I’ve always enjoyed practice laps myself, and I appreciate the chance to learn or relearn Forza’s selection. For some, however, the practice sessions might feel like wasted time. Countering this is Forza Motorsport’s new car-specific progression system, where every lap, every overtake, every track sector, and more earns you Car XP and Car Points. The former levels up your car, unlocking upgrades, and the latter is the currency you’ll need to spend on upgrades. (As far as I can tell, the credits you also earn are just for buying new cars.) Practice sessions also feature key sectors — essentially, corners that yield extra rewards if you manage to improve your time through them.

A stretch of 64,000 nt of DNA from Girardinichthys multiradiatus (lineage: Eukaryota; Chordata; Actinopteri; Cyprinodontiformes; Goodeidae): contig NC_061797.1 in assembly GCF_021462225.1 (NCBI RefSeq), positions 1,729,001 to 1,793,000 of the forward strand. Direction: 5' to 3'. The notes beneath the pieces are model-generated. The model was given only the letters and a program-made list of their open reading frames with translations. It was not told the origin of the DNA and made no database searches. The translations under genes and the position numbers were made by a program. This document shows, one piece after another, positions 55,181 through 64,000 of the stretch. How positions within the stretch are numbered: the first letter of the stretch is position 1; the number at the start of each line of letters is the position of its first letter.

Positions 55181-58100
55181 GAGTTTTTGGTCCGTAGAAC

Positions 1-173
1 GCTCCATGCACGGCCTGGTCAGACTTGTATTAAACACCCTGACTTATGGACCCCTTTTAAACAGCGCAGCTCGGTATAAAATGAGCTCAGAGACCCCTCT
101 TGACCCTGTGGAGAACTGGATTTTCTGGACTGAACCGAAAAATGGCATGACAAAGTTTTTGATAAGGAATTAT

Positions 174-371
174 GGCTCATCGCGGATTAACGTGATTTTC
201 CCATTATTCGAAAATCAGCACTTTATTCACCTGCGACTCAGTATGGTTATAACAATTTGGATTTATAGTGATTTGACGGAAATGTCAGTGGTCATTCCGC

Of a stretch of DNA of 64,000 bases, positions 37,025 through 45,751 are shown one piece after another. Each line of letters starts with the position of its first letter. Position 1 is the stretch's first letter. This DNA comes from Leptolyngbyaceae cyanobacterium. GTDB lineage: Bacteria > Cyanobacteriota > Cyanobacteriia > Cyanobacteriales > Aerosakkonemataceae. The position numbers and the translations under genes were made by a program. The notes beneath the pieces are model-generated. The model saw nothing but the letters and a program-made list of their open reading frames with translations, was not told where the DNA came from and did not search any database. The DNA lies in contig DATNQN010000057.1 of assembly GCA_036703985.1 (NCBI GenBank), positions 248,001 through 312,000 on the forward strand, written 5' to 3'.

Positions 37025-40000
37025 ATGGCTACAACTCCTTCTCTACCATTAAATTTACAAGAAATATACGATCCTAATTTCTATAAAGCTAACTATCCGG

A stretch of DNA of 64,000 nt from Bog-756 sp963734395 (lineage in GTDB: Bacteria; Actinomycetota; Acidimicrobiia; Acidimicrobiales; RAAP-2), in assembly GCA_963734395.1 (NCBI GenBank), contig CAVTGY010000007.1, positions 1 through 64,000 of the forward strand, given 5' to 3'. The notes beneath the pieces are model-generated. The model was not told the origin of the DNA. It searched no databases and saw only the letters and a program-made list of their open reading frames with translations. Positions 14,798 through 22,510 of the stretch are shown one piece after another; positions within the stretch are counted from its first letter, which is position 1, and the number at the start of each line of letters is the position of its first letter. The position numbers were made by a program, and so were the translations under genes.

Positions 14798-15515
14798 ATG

Some classic 1990s Japanese tuner cars race on the Maple Valley track in Forza Motorsport (2023) Image: Turn 10 Studios/Xbox Game Studios

Forza Motorsport, then, is unafraid to be technical about the business of being a racing driver: Learning the tracks, concentrating on your cornering techniques, and improving your times are all activities that are foregrounded by the (rather busy) user interface and incentivized by the game design, even at an early stage. The focus on practice seems like an attempt to bring in the technical challenge of something like Gran Turismo’s license tests and spread it throughout the career mode. The Turn 10 developers are not going easy on you with their track selection, either. I was (pleasantly) surprised to encounter something like Kyalami, a tight, technical circuit with some challenging low-speed corners and tricky elevation changes, so early in the game.